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Ministers urged to heed 'wake-up call' amid spike in transphobic hate crime

5 min read

A 37% year-on-year rise in hate crime against transgender people should be a “wake-up call" for ministers, campaigners have declared.

The latest hate crime figures from the Home Office show that there were 2,333 recorded transphobic crimes in 2018/19 - up from 1,703 in 2017/18.

LGBT people accounted for the highest rise in recorded offences since 2017/18, with hate crimes motivated by sexual orientation also seeing a sharp increase of 25%.

Figures taken from police forces across England and Wales show that hate crime overall, broken down into race, religion, sexual orientation, disability and transgender, had increased by 10% for 2018/19.

Racist attacks continued to make up the majority of reported hate crimes, at 78,991 offences - more than five times higher than the second-most reported category of homophobic crimes at 14,491 incidents.

Nick Antijoule, the head of hate crime services at LGBT+ anti-violence charity Galop urged ministers to take urgent action. 

"At Galop we've seen a stark increase in the severity and scale of anti-LGBT violence and abuse over the past few years," he told PoliticsHome.

"This appears to be a symptom of emergent anti-LGBT attitudes and social division across society. 

"The fact that anti-LGBT hate crime figures are rising so much faster than race, faith and disability hate crime should be a wake up call for policy makers. We urge action now to address this problem before it escalates further."

Meanwhile LGBT+ charity Stonewall said the figures were just the “tip of the iceberg”.

Stonewall's director of campaigns, policy and research Laura Russell said: “As worrying statistics like this demonstrate, lesbian, gay, bi and trans people still face hatred simply because of who they are. 

"While it is possible that the increase is due to higher confidence in reporting, these figures are still likely to only represent the tip of the iceberg when it comes to hate crimes against LGBT people. From our research into hate crime, we know that four in five anti-LGBT hate crimes go unreported, with younger people particularly reluctant to go to the police.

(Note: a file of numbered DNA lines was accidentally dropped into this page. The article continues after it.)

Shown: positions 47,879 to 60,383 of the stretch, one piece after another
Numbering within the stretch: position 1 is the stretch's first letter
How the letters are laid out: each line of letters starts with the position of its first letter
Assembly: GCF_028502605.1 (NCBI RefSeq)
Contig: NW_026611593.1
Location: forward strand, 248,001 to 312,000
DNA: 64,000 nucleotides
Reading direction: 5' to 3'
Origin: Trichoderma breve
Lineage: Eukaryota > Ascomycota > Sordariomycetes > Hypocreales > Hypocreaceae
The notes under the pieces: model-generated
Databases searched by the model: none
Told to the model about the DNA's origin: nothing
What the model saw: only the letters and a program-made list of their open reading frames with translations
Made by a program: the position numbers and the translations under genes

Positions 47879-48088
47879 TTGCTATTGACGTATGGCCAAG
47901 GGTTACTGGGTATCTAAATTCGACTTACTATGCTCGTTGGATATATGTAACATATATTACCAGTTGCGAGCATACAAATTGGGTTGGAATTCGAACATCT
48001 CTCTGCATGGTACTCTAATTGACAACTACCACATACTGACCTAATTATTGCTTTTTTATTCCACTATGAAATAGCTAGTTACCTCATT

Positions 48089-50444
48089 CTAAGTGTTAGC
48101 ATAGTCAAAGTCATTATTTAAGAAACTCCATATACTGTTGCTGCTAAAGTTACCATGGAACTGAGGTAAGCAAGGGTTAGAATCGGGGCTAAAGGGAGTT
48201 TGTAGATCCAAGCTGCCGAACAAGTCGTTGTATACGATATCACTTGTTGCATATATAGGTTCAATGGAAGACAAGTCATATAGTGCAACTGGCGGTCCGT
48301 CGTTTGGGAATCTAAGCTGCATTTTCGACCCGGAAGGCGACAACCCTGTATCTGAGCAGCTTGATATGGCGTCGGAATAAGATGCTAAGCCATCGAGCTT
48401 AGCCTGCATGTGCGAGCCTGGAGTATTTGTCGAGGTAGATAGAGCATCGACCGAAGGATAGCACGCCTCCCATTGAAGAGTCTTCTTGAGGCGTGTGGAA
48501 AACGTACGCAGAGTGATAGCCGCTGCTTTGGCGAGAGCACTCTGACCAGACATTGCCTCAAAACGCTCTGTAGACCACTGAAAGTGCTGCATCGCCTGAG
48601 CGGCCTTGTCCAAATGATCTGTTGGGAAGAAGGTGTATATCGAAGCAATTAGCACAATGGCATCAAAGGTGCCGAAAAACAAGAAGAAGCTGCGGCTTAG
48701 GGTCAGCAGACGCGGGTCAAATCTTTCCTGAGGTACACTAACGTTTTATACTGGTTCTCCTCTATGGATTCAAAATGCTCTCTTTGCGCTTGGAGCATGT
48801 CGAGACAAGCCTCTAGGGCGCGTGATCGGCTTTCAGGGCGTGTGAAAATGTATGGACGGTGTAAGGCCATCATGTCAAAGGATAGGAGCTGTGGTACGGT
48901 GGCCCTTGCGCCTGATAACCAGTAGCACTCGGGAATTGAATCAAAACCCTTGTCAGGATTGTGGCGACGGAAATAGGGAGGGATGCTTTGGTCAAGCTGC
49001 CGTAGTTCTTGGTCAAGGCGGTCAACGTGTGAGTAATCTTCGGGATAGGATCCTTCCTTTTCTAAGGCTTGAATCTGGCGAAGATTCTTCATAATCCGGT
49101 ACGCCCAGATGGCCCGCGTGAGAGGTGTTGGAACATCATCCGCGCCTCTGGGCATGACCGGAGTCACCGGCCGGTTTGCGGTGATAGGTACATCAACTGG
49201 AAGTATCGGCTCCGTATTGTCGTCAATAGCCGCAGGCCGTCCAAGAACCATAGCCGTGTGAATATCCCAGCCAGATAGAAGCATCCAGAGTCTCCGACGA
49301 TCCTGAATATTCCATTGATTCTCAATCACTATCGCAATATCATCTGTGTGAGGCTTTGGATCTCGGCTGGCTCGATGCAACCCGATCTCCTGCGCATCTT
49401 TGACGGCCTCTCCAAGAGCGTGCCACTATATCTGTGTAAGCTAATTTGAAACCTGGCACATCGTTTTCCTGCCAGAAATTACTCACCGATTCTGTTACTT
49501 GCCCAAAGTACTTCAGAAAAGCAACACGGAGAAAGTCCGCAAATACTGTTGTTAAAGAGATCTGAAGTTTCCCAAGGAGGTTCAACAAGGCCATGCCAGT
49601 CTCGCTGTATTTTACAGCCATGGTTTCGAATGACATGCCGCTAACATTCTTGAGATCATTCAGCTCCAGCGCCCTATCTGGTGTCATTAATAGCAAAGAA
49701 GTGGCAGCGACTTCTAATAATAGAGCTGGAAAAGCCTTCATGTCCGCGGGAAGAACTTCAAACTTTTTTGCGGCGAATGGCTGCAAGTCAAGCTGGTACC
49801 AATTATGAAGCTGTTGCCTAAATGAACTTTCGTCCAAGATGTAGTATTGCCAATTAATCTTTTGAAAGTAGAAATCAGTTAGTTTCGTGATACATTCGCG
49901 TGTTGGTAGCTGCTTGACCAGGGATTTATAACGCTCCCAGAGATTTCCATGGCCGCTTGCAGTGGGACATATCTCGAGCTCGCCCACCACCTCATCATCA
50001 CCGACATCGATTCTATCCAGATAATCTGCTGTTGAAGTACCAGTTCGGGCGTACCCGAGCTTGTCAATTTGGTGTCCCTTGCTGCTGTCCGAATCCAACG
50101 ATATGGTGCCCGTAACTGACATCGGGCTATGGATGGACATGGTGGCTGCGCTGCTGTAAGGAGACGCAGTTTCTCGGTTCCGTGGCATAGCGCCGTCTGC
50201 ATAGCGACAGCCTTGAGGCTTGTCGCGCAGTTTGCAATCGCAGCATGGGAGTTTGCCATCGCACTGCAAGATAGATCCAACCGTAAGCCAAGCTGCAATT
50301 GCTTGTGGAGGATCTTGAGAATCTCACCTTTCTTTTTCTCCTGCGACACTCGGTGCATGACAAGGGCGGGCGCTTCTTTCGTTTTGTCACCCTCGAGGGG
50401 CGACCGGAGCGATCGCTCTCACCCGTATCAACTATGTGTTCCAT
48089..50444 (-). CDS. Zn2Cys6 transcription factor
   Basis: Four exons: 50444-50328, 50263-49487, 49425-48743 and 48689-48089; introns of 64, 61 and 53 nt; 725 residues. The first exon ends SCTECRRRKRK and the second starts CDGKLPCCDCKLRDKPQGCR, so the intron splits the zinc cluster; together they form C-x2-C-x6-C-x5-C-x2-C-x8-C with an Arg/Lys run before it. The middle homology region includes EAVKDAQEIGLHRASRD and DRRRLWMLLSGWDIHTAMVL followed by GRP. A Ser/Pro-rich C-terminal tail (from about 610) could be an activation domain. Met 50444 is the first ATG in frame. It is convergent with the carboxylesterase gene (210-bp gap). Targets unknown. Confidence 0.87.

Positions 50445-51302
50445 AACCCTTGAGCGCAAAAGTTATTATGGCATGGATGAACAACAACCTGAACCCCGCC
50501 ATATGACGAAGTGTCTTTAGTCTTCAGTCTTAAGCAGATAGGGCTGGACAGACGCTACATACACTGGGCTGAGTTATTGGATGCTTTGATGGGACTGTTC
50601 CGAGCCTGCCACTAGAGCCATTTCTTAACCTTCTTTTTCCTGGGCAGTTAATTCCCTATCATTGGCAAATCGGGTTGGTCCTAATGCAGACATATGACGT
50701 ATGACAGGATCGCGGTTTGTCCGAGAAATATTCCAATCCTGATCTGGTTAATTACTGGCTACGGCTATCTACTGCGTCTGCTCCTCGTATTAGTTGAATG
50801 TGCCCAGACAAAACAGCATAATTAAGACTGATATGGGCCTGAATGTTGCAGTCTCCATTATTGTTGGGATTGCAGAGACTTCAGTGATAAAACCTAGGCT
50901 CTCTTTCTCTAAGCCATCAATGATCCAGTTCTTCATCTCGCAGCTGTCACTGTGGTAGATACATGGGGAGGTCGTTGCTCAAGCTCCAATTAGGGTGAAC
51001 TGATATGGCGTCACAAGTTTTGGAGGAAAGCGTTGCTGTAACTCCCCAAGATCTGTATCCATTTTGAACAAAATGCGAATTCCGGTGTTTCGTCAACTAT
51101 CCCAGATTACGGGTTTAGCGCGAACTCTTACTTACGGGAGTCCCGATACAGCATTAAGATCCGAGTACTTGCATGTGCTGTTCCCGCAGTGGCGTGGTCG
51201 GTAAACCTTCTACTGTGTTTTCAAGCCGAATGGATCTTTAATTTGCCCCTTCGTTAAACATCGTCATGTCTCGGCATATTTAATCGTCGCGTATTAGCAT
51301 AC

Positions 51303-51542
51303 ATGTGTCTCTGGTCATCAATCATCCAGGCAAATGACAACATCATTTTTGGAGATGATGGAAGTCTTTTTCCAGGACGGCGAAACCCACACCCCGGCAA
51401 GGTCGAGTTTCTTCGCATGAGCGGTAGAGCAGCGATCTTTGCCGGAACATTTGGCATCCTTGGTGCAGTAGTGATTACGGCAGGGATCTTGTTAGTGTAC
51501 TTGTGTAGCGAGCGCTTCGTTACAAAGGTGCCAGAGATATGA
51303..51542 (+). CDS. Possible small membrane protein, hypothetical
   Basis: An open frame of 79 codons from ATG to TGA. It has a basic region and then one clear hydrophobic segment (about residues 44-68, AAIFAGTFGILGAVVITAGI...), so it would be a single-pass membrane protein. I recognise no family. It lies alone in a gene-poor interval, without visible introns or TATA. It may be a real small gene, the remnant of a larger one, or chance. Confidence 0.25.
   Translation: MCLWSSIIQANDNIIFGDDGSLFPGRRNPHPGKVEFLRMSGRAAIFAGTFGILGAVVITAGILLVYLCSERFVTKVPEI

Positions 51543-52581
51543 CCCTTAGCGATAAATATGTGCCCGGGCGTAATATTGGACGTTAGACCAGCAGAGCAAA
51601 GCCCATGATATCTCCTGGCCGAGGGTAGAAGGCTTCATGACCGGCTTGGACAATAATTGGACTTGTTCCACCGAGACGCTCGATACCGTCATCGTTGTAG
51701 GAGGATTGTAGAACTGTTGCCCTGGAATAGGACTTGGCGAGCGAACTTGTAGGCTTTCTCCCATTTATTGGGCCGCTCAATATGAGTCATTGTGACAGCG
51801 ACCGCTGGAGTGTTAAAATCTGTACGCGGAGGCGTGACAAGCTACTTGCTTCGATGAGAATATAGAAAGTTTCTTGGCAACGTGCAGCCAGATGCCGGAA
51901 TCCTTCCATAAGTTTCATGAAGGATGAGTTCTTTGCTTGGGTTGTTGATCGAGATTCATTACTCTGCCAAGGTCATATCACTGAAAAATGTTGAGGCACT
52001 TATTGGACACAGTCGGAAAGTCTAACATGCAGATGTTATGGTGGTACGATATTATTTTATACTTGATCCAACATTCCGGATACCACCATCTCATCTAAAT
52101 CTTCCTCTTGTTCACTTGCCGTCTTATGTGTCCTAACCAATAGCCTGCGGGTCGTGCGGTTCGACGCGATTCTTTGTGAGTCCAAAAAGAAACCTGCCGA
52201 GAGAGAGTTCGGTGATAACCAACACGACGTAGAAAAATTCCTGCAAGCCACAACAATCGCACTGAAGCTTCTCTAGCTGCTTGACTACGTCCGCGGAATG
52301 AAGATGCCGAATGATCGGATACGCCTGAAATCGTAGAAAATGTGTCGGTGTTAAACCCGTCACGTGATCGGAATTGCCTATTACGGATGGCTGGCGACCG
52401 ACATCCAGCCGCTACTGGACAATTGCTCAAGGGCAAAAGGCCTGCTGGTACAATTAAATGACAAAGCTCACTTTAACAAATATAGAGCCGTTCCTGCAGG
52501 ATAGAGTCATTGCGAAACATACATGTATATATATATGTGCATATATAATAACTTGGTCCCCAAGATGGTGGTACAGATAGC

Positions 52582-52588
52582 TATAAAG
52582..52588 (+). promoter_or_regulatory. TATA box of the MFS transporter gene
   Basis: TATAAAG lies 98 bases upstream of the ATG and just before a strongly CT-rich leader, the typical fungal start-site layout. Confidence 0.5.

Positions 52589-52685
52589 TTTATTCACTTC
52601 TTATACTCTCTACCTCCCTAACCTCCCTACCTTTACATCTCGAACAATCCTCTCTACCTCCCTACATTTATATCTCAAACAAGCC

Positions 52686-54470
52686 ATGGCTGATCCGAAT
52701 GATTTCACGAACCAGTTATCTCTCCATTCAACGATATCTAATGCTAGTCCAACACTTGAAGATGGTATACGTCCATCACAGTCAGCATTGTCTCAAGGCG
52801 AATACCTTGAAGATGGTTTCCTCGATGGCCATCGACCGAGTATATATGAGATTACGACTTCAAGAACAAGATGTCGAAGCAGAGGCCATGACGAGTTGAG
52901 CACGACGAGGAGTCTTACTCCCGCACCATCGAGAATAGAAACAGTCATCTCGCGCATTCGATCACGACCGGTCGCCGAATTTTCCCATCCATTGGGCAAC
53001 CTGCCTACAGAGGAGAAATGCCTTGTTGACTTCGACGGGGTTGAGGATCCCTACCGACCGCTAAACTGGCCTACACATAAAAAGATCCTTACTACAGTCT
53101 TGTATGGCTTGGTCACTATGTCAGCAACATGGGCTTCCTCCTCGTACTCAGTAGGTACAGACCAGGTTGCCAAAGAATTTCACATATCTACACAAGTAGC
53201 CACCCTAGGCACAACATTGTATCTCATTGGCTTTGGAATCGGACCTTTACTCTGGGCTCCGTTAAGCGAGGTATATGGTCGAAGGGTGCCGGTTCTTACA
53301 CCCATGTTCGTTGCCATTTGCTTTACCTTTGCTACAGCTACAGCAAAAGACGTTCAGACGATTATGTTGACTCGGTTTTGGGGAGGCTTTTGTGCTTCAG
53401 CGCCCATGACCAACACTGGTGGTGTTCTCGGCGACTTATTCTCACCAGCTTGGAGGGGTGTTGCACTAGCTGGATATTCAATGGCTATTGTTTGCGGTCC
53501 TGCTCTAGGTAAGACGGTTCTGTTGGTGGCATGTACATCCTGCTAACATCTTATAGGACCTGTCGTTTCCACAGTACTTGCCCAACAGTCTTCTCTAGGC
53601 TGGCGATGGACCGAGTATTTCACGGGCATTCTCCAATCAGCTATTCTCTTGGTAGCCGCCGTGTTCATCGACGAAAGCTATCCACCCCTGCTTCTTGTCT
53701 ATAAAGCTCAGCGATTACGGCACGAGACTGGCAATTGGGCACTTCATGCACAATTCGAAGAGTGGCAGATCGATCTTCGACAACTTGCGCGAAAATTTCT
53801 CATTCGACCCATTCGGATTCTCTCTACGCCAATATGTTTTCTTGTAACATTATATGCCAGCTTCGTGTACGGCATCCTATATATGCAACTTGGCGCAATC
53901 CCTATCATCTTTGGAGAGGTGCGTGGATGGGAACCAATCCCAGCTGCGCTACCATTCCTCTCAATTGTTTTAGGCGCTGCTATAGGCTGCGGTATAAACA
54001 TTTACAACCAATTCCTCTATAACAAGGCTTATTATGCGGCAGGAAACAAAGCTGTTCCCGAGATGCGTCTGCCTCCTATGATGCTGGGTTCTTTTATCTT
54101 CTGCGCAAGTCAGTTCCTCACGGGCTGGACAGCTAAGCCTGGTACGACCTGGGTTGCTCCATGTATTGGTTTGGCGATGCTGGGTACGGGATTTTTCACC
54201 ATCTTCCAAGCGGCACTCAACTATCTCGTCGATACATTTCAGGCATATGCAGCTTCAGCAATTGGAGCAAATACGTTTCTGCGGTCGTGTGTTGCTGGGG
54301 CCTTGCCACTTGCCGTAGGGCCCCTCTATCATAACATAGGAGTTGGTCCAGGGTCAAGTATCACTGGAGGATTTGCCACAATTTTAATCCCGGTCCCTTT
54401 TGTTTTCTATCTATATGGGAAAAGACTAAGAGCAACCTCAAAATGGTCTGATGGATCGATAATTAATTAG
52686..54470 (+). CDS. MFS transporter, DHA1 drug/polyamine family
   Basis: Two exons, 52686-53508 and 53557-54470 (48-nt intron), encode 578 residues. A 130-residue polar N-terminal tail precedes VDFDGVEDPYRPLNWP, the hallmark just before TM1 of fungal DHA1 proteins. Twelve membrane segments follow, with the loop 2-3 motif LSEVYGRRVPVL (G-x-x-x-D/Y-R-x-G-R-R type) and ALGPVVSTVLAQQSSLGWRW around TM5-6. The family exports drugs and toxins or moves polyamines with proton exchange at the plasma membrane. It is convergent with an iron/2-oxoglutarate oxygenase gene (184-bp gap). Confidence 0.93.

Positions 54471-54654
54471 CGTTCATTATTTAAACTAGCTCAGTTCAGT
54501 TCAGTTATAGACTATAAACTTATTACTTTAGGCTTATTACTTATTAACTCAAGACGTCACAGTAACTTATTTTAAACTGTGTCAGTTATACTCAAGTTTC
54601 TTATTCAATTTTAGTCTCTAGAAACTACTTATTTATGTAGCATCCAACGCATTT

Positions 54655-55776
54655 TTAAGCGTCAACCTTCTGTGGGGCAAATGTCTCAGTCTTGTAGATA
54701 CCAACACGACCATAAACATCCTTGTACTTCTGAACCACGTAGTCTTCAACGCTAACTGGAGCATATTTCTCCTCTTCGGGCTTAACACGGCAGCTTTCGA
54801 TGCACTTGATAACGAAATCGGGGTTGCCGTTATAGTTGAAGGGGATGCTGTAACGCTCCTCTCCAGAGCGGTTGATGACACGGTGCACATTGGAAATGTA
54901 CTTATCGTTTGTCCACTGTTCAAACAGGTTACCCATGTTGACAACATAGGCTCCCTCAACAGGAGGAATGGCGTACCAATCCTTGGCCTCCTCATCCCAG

"Stonewall would encourage anyone who’s experienced a hate crime to report it, and we’re working with police services to help LGBT people feel more confident to do so. We also need consistency across sentencing, ensuring that anti-LGBT offences are treated as seriously as other hate crimes. But we all have a part to play in making our society more accepting. 

"Now more than ever, it is time for everyone who cares about equality to stand together as one united community to ensure everyone is free to be themselves."

Recorded hate crimes against disabled people also rose by 14% in the last year.

The report said the fact that hate crime against LGBT and disabled people had seen the biggest percentage increases year-on-year was “partly due” to the smaller number of offences compared to other forms of hate crime.

It added: “However, they may also suggest that increases are due to the improvements made by the police in their identification and recording of these hate crime offences and more people coming forward to report these crimes rather than a genuine increase. 

"However, genuine increases cannot be ruled out."

More than half of hate crimes recorded by police were public order offences - 54% - while violence against the person made up 36% of incidents. 

Labour's shadow secretary of state for women and equalities Dawn Butler accused the government of not taking transphobic hate crime seriously.

"What more will it take for the government to act? Delays in bringing forward reform only puts transgender people at risk and cause further distress for the LGBT+ community," she said.

"The government has had almost a year to consider responses to the consultation and there’s simply no justification for further delay. We need urgent action now.”


Speaking at the Home Affairs Committee, Jo Cox Foundation chief executive Catherine Anderson said the figures were "not all that surprising" - and said it was an overall smaller increase than last year.

Charity ambassador Kim Leadbeater, the sister of Labour MP Jo Cox, who was killed by a far-right activist in 2017, warned that Britian risked plunging into a “blame the other” culture.

“I think there’s a frustration, a frustration across the country, people feeling disillusioned, people feeling disengaged and I think that’s where the link back to politics comes, that people feel that they don't have a say in things they feel frustrated and angry and the easiest thing to do when you feel that way is to blame the other, is to blame someone who is not like you,” she said.

“Until we start taking a holistic approach by looking at all these different organisations and influences within society, hate crime in towns and villages is not going to get any better.”

Shadow Home Secretary Diane Abbott said: “It’s a shocking indictment of this government that all types of recorded hate crime have at least doubled under the Tories. The rise in some categories of hate crime is even worse.

“It was the Tories who cut the police, and let down whole communities. But it has also been the incendiary words of politicians who have created a toxic atmosphere, including the Prime Minister whose comments comparing Muslim women to 'bank robbers' and 'letterboxes' took place while Islamophobic hate crime is rising. Ministers should accept that they bear a major responsibility for these terrible trends.”

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